14 May 2014

Threat or Feint?

Go here to read the Reuters account of the second day of the hearing on confirmation of Stockton's plan of adjustment. The California city of Stockton, you will know (if you've read my posts here, here, and here) is in Chapter 9 (municipal) bankruptcy. Stockton in many ways is the prequel to Detroit's far larger bankruptcy case. We know that because the bondholders (or their insurers) who so strenuously opposed Stockton's eligibility to be in Chapter 9 have settled and taken their fight to Detroit where their potential losses are orders of magnitude greater than Stockton.

Well, not all bondholders. Those whose bonds were secured by a public golf course in Stockton have taken umbrage at the city's plan to pay them pennies on the dollar, all the while paying other bondholders--who had zero collateral--much more of what's owed them, and paying CalPERS, the state retirement fund manager, 100%. "Unfair discrimination" is the label for the objection of the small-fry bondholders who are getting squeezed.

In the Reuters article you will note that Bankruptcy Judge Christopher Klein opened the door to considering whether he can confirm a plan that provides for such substantial disparities in treatment of similarly situated creditors. In particular he stirred the pot about giving CalPERS everything it wants. Why, he mused, should one creditor escape unscathed while others must suck it up?

There are, of course, reasons why Stockton picked on bondholders and not the behemoth that is CalPERS. The question of the day is whether those reasons are satisfactory. The Bankruptcy Code does not forbid all "discrimination," only discrimination that is "unfair."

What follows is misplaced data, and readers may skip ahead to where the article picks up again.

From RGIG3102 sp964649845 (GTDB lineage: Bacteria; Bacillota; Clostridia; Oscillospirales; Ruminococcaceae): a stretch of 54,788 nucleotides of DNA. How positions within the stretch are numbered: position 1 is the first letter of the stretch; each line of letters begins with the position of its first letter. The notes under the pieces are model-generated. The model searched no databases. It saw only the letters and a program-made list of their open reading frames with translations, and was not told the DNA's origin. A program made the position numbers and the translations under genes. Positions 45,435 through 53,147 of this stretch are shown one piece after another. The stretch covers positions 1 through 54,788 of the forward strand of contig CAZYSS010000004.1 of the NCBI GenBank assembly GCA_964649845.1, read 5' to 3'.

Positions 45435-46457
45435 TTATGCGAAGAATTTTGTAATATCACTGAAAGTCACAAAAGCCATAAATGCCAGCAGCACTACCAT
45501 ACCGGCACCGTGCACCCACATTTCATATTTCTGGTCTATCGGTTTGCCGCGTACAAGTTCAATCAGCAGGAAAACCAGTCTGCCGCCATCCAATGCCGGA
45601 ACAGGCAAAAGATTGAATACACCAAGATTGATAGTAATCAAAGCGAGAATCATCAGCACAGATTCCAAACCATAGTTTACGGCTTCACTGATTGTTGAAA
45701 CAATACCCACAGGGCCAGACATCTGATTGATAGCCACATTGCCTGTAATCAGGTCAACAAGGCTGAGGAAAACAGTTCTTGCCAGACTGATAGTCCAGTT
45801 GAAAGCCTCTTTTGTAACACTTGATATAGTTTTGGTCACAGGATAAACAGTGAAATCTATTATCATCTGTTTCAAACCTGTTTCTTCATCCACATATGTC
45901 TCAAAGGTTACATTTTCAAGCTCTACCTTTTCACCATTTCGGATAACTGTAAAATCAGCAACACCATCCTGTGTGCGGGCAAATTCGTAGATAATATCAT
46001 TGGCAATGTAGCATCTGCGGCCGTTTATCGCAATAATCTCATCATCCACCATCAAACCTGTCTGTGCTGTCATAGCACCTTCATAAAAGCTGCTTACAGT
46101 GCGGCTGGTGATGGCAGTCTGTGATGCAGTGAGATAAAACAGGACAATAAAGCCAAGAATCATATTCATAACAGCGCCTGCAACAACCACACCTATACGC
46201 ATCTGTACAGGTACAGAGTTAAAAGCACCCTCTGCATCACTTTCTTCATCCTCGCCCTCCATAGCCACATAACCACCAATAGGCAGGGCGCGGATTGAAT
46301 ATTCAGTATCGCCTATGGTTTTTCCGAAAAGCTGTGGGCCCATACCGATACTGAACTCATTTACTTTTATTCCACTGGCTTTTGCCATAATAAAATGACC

FWIW, I do not believe the reasons proffered by Stockton and supported (not surprisingly) by CalPERS are adequate. And so I argued in my recently published piece Municipal Bankruptcy: When Doing Less is Doing Best, 88 Amer. Bankr. L. J. 85 (2014). Those who have access to WestLaw can download it. In short, I argue that Chapter 9 of the Bankruptcy Code creates an institutional forum for a high-stakes game of Chicken. If at least two of the parties don't swerve, i.e., settle, then the court cannot confirm a plan that doesn't comply with the no "unfair discrimination" requirement.

Then what, you ask? Either back to the drawing board for the parties or dismissal of the case by the court. It's the threat of "no" to confirmation that I hope Judge Klein sufficiently telegraphed yesterday. There's still time to settle.

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